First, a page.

Washington, DC – April 22, 2016 – A team from a Danish food ingredients company has manipulated the metabolic properties of yogurt-producing bacteria to sweeten the yogurt naturally, while reducing sugar in the final product. Similar manipulations have also all but eliminated lactose, so that those with lactose intolerance can enjoy the yogurt. They have accomplished all of this using microbiological methods that predate the era of genetic technologies. The research appears April 22nd in Applied and Environmental Microbiology, a journal of the American Society for Microbiology.
The goal was to engineer the yogurt bacteria not to consume glucose, a fermentation product that is a particularly sweet form of sugar, said corresponding author Eric Johansen, PhD. Johansen is Associate Vice President – Science, Chr. Hansen, A/S, Hørsholm, Denmark.
In certain countries, including Denmark, yogurt is defined as containing live cultures of Streptococcus thermophilus and Lactobacillus delbrueckii subsp bulgaricus.
Normally, when grown in milk, the two bacterial species break down lactose, a disaccharide, into its monosaccharide components, glucose, and galactose. They consume the glucose and secrete the galactose.
"We wanted to change them so that they would eat the galactose and spit out the glucose," said Johansen. "That required a number of changes in metabolism." In the first step, the investigators grew S. thermophilus on a medium where galactose was the sole food source. Thus, individual bacteria had to consume galactose in order to grow. A few mutants were capable of doing so, and the investigators cultured these.
The next steps were to modify the bacteria so that they would no longer consume glucose, and would no longer even transport glucose into the cell. To this end, Johansen's team grew the bacteria in a medium containing a glucose analog called 2-deoxyglucose, which is toxic to cells. The few mutants that survived in this medium lacked the ability to metabolize glucose. A second round of selection, with higher levels of 2-deoxyglucose, resulted in survival of mutants lacking the glucose transport mechanism.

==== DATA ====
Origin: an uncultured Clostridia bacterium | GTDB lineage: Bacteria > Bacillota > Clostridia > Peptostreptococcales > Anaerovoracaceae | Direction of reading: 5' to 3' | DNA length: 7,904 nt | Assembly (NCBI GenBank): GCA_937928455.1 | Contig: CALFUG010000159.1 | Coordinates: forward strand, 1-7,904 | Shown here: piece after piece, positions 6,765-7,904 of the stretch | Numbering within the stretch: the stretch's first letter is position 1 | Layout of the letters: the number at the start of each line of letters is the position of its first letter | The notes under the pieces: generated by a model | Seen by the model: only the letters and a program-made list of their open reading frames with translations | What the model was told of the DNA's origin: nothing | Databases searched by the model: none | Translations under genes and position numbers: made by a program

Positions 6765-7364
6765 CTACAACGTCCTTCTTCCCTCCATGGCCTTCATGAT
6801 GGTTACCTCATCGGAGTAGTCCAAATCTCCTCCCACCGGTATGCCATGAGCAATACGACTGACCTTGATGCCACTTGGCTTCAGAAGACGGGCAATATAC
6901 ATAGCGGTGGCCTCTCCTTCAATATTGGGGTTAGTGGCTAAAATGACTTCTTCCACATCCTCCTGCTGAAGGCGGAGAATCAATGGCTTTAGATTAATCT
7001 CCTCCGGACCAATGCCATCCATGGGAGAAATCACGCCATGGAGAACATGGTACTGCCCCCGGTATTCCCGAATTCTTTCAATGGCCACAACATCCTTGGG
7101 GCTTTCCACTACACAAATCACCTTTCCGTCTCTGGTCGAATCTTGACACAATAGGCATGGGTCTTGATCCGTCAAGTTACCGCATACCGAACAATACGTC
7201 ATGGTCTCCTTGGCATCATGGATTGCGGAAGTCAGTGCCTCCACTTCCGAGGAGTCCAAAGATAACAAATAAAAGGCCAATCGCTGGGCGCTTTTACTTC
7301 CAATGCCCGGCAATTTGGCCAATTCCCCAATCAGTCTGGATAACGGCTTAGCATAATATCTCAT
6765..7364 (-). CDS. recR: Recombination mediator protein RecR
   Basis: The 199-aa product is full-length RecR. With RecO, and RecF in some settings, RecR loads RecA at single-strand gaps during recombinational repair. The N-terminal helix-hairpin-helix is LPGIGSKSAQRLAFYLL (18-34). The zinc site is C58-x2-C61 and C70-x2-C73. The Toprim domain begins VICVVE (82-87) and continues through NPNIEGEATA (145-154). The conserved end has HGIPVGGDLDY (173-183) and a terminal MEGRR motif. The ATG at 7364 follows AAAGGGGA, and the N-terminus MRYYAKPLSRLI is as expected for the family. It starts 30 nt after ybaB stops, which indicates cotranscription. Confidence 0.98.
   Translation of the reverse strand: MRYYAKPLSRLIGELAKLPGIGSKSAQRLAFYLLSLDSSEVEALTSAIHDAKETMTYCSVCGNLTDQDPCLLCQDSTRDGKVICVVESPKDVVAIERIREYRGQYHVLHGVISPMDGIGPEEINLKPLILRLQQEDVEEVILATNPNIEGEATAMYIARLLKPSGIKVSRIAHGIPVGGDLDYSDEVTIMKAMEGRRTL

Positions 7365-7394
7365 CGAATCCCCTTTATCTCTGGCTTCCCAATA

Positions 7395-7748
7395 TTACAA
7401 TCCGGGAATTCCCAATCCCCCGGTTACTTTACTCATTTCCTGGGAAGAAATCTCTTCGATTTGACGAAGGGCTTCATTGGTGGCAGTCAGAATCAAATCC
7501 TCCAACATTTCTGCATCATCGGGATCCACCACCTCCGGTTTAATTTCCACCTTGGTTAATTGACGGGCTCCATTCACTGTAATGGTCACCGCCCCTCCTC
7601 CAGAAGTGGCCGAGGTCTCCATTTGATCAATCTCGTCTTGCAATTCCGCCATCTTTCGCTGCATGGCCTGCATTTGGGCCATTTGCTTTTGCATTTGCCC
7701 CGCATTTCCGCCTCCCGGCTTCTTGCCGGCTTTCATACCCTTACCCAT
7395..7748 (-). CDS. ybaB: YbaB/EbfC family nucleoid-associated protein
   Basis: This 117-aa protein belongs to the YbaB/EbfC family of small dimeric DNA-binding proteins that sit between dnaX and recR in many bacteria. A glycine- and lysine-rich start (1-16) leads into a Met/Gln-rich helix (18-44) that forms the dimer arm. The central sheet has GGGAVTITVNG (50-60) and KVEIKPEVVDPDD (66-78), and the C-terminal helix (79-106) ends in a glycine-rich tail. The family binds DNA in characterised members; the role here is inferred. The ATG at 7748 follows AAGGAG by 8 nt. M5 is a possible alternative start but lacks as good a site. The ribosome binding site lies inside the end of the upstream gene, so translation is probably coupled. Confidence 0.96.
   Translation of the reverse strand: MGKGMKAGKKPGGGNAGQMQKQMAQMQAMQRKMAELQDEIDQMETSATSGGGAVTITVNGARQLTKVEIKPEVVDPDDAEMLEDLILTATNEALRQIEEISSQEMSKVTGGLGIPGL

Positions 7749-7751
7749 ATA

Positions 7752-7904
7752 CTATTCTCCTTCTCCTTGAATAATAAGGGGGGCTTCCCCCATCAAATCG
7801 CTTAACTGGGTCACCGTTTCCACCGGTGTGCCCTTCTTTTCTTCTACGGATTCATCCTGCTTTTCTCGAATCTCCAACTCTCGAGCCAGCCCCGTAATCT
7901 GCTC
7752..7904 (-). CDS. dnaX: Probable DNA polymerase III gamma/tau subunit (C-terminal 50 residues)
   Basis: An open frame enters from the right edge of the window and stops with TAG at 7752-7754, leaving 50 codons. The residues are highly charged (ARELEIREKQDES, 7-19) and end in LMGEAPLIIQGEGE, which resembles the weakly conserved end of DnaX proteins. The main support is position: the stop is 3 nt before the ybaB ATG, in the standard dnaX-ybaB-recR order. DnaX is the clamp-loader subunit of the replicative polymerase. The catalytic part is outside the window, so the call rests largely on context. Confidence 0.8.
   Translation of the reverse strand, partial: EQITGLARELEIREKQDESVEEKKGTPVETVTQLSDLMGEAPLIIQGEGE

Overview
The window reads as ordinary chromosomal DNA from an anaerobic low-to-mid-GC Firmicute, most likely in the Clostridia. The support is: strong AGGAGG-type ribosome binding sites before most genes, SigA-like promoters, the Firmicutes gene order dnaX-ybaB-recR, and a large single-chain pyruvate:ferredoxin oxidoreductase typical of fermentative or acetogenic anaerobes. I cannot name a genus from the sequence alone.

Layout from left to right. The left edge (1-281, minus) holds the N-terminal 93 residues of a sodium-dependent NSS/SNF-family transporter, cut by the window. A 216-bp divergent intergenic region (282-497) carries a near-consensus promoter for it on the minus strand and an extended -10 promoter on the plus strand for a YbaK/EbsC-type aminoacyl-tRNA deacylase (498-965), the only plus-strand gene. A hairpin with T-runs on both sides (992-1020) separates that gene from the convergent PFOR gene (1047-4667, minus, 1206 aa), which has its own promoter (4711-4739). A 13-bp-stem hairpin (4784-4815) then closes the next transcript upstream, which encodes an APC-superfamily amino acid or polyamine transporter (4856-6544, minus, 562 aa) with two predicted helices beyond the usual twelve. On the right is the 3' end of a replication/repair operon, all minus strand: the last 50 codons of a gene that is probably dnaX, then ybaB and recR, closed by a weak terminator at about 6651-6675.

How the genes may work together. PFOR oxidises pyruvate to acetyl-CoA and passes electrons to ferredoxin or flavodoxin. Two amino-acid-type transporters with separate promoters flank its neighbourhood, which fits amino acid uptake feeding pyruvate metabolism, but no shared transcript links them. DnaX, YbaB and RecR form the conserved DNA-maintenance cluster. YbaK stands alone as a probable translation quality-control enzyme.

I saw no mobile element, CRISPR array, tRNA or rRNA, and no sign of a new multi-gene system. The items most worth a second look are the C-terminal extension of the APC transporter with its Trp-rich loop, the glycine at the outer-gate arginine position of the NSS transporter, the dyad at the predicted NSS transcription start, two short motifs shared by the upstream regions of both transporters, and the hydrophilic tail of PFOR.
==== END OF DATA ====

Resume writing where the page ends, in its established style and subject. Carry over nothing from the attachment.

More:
Johansen et al. also used 2-deoxyglucose to isolate mutants of Lactobacillus bulgaricus, to select for mutants that were unable to transport glucose into the cell. This prevented them from consuming the glucose produced by S. thermophilus.
Now they made yogurt with the modified bacteria. The yogurt had very little lactose, and not much galactose. But it was high in glucose–and sweet. They presented the yogurt to a taste panel, with varying amounts of sucrose added, but in all cases with less than is normally added to yogurt. The results: they were able to reduce added sucrose by 20 percent while maintaining the desired sweetness.
"The sugar content of food is of increasing concern to health-conscious consumers, and dairy products are often criticized due to the presence of added sugar–sucrose," said Johansen. "We reasoned that since glucose is considerably sweeter than lactose or galactose, bacteria that release glucose into the product could allow for a reduction in of added sugar while maintaining the desired sweetness in the yogurt." Additionally, said Johansen, the near absence of lactose enables those with lactose intolerance to enjoy yogurt.
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